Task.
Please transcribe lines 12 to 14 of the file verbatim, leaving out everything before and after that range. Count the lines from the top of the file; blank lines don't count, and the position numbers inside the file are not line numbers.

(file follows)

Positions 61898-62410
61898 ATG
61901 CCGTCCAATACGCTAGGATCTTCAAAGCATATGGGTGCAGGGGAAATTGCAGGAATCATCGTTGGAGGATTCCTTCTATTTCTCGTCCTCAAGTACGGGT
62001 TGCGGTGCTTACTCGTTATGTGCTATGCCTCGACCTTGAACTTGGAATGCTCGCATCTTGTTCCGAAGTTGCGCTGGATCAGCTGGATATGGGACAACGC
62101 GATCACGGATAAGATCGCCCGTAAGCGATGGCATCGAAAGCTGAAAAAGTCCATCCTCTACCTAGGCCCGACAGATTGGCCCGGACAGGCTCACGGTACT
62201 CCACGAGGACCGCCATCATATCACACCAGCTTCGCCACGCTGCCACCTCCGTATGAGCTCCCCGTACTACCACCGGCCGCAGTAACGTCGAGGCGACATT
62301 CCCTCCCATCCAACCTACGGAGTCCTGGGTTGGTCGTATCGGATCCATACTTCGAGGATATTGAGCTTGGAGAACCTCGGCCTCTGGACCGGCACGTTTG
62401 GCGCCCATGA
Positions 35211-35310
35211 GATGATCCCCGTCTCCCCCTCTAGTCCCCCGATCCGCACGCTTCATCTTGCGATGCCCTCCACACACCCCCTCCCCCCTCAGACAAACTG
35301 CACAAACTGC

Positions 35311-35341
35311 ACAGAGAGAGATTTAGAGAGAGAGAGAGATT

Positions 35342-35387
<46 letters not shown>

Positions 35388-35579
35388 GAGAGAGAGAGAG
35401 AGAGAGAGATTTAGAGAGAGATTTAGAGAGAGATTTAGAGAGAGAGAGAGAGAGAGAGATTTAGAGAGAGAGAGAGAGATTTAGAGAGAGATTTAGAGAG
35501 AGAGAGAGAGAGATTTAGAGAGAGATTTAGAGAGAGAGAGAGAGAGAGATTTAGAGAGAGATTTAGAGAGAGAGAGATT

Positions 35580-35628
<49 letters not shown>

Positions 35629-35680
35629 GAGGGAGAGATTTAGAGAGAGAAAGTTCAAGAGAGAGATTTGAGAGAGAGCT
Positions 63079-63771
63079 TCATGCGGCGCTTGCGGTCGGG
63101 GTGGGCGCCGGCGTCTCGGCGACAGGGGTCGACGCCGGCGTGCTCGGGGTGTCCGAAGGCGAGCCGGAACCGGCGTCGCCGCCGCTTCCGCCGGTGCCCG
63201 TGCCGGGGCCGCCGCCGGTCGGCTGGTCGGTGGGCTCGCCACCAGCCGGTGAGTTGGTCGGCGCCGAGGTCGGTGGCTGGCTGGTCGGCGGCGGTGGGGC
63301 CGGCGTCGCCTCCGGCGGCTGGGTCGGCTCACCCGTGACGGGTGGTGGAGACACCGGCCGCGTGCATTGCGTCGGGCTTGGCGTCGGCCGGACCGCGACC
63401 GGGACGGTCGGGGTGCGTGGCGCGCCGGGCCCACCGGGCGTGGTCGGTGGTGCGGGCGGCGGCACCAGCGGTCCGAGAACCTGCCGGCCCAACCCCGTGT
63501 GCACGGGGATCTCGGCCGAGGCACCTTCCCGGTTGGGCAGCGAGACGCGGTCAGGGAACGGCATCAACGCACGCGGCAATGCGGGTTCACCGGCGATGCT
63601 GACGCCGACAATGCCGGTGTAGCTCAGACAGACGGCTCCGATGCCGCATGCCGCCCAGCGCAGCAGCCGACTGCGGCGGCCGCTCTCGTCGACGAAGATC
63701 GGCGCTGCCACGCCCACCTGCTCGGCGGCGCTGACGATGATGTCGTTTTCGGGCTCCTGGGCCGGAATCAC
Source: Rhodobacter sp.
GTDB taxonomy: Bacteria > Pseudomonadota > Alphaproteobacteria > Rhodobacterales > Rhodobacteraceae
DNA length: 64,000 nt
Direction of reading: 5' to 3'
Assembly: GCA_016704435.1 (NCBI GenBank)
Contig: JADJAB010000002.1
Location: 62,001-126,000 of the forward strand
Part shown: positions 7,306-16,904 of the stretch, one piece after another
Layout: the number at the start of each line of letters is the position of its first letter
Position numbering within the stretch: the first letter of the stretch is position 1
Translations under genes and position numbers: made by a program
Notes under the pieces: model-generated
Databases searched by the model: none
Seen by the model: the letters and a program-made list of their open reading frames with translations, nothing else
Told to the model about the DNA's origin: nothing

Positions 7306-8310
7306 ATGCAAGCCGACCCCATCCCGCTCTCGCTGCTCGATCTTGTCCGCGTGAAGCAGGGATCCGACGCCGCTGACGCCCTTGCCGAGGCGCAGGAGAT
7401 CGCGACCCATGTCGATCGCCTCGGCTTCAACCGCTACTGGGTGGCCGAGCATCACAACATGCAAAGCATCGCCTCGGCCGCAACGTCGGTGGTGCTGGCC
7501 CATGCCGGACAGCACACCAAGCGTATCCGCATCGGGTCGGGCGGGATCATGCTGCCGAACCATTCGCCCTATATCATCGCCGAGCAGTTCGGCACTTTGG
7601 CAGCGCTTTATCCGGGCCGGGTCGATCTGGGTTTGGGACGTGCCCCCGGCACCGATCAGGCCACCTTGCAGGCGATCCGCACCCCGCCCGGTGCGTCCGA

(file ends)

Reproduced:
Positions 35311-35341
35311 ACAGAGAGAGATTTAGAGAGAGAGAGAGATT

Positions 35342-35387